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HistoryContemporary MacedoniaThe First World War (1914-1918)

The First World War (1914-1918)

The new territorial arrangements
Economy and Society

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Map of the southern Balkans
The new borders in the southern Balkans after the Treaty of Lausanne in 1923.

Map showing the distribution of refugees in Macedonia
Map showing the geographical distribution of refugees in Greek Macedonia after the Treaty of Lausanne, 1923.

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Map of the southern Balkans


Map showing the distribution of refugees in Macedonia

In 1919 the Peace Treaty with Bulgaria was signed at Neuilly, leading to the restoration of the pre-war borders -- except that Bulgaria ceded Stromnitsa to Serbia and western Thrace to Greece.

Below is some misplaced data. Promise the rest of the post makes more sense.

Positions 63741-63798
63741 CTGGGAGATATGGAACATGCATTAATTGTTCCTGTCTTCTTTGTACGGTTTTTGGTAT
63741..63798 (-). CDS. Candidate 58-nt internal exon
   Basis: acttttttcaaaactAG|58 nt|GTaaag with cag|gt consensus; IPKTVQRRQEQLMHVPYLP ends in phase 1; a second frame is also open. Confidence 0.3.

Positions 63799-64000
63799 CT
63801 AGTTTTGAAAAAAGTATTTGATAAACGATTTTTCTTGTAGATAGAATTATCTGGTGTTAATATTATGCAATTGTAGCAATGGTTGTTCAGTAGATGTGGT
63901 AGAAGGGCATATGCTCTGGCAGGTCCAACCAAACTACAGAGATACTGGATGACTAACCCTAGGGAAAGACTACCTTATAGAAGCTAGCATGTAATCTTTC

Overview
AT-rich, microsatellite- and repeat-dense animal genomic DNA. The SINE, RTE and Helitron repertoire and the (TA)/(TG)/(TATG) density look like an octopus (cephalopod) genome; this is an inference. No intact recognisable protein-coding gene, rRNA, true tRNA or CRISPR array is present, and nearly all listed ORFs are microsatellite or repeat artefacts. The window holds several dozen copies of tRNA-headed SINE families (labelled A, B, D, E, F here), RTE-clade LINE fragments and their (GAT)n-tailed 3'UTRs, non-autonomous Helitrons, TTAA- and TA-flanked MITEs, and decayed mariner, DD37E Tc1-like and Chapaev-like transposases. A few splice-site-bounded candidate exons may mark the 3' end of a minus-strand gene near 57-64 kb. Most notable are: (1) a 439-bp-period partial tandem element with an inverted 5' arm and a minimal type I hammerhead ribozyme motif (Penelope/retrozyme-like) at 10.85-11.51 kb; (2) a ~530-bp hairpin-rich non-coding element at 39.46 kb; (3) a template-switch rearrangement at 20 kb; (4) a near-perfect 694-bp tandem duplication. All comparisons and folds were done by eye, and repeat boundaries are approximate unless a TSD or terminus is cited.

In 1920 the Treaty of Sevres marked, in theory, the end of the war with Turkey: Greece acquired sovereignty over eastern Thrace and the control of a zone around Smyrna on the coast of Asia Minor. However, this "Greater Greece" proved short-lived, and by 1923 the situation had completely changed.

After the Asia Minor Disaster in August 1922, the loss of Smyrna and eastern Thrace, the conclusion of the Treaty of Lausanne and the population exchanges between Greece and Bulgaria and between Greece and Turkey, Greece was turned into the ethnically most homogeneous state in Eastern Europe and into a firm supporter of the status quo.

The incorporation of Greek-Macedonia played a major role in the country's new international orientation, by making it possible for Greece to achieve development within its existing borders.

See Also
History - Administrative and social developments (1870-1913)
Market organization (1870-1913)


Macedonian Heritage
Content courtesy Ekdotike Athenon S.A.